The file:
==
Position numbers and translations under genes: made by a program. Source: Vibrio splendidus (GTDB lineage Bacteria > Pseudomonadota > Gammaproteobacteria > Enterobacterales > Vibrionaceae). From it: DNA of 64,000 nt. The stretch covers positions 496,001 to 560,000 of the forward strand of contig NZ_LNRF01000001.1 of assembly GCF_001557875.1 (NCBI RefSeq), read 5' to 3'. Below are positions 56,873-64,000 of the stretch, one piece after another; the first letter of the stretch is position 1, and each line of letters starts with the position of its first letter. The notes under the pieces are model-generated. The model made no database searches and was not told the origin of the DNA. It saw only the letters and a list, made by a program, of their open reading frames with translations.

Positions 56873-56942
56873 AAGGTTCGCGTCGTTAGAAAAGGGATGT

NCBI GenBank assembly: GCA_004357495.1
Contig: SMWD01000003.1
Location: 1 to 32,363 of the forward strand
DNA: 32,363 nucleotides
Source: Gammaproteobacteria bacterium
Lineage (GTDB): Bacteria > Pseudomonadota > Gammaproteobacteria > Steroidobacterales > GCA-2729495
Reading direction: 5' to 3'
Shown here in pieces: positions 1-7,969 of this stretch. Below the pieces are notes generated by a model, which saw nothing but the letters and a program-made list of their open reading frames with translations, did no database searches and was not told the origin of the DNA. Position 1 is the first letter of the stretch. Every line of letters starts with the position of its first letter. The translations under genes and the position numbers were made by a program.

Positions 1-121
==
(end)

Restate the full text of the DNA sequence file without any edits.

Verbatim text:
Position numbers and translations under genes: made by a program. Source: Vibrio splendidus (GTDB lineage Bacteria > Pseudomonadota > Gammaproteobacteria > Enterobacterales > Vibrionaceae). From it: DNA of 64,000 nt. The stretch covers positions 496,001 to 560,000 of the forward strand of contig NZ_LNRF01000001.1 of assembly GCF_001557875.1 (NCBI RefSeq), read 5' to 3'. Below are positions 56,873-64,000 of the stretch, one piece after another; the first letter of the stretch is position 1, and each line of letters starts with the position of its first letter. The notes under the pieces are model-generated. The model made no database searches and was not told the origin of the DNA. It saw only the letters and a list, made by a program, of their open reading frames with translations.

Positions 56873-56942
56873 AAGGTTCGCGTCGTTAGAAAAGGGATGT

NCBI GenBank assembly: GCA_004357495.1
Contig: SMWD01000003.1
Location: 1 to 32,363 of the forward strand
DNA: 32,363 nucleotides
Source: Gammaproteobacteria bacterium
Lineage (GTDB): Bacteria > Pseudomonadota > Gammaproteobacteria > Steroidobacterales > GCA-2729495
Reading direction: 5' to 3'
Shown here in pieces: positions 1-7,969 of this stretch. Below the pieces are notes generated by a model, which saw nothing but the letters and a program-made list of their open reading frames with translations, did no database searches and was not told the origin of the DNA. Position 1 is the first letter of the stretch. Every line of letters starts with the position of its first letter. The translations under genes and the position numbers were made by a program.

Positions 1-121